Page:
Accidents occur on a regular basis, with almost six million vehicle accidents occurring in the US each year. Being involved in a car accident may be an extremely stressful and upsetting experience, particularly if you were not to blame for the accident. A single incident might leave you with a mountain of medical expenses, car damage, and missed pay due to the time you’ll be out from work.
Most of the time, you may make an insurance claim for damages with the other driver’s insurance carrier. If it doesn’t work, you may need to file a lawsuit following your vehicle accident.
You should consult with an expert vehicle accident lawyer before suing the at-fault motorist. An attorney can assist you in building a solid case and determining if a lawsuit is the best option for your situation. Here’s what you should know:
Auto insurance plans often require you to report incidents “promptly,” which implies you must report an accident as soon as possible, sometimes even while you’re still on the scene. Consult your policy provider directly to find out how long you have to report under your unique insurance.
After an accident, your insurance may compel you to contact the police within a specified length of time, usually 24 hours. After you’ve reported an incident to your insurance, you’ll have some time to make any further claims. Many major insurers allow you up to two or three years to submit a claim under certain types of coverage. Consult your policy or your provider to see how long you have to make any claims following an accident.
Keep in mind that once you’ve made a claim, your provider may set you a considerably shorter timeframe, sometimes as little as 30 days, by which you must provide any papers relevant to that claim.
Certain factors may determine how long you have after a vehicle accident to file a lawsuit.
Depending on your state’s statute of limitations, a wrongful death claim must be launched within two years. A wrongful death suit must be filed by the deceased person’s estate or representative.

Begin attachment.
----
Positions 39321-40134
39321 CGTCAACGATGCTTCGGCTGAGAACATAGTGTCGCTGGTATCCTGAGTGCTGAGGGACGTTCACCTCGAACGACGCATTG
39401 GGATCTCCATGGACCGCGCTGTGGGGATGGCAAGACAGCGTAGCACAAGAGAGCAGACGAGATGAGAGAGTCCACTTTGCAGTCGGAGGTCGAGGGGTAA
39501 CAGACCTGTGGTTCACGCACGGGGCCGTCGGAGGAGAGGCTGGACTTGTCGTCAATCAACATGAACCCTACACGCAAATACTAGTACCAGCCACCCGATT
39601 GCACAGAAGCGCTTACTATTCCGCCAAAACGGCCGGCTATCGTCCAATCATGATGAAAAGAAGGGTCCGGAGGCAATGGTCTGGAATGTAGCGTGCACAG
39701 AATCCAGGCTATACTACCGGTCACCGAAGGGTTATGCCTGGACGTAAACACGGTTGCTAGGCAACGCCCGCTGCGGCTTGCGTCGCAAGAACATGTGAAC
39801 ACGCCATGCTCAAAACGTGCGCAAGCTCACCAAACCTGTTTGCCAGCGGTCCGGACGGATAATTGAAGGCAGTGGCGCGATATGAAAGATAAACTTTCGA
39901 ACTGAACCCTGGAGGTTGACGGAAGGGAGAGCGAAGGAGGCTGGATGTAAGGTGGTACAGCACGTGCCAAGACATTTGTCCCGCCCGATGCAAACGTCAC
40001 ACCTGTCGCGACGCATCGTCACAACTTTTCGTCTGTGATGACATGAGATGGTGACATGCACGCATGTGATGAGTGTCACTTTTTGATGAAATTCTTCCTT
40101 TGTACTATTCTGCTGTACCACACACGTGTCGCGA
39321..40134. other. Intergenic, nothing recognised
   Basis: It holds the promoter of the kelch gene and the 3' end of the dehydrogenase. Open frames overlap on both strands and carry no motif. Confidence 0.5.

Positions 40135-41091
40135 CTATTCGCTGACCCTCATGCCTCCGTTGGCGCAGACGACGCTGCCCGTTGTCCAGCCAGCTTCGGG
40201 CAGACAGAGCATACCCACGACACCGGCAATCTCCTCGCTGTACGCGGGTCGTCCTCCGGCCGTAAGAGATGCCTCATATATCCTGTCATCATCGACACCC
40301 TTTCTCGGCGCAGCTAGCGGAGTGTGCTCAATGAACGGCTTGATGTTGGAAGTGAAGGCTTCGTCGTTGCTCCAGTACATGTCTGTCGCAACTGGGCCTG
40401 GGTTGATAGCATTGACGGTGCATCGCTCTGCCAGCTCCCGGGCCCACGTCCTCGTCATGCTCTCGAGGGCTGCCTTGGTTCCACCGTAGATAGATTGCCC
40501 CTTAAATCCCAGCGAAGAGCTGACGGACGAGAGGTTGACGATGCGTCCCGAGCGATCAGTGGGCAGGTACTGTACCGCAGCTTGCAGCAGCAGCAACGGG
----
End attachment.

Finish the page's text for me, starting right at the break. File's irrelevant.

It is possible that family members could differ over who will initiate the vehicle accident case. In this case, or if no estate or will exists, the court will appoint a personal representative. If the court receives two or more claims, it will very definitely combine them into a single case.
Personal Injury Protection (PIP) Claim—PIP auto insurance compensates a portion of your medical expenditures resulting from a car collision. It is critical to understand what your Personal Injury Protection vehicle insurance policy covers.
The statute of limitations restricts an individual’s time to file a claim relating to a vehicle accident to four years. Understanding your state’s filing deadline laws is critical. Your claim will be null and void once the statute of limitations has expired.
While you have two to three years to file a lawsuit against the person who caused your accident, you are not required to do so. It’s always better to begin investigating your alternatives as soon as possible following the accident. You can schedule a consultation with the vehicle accident lawyers at AKD Law, whether you’re submitting an insurance claim for damages or not. They’ll analyze your case and advise you on whether a lawsuit is in your best interests or whether you should accept the insurance company’s settlement.
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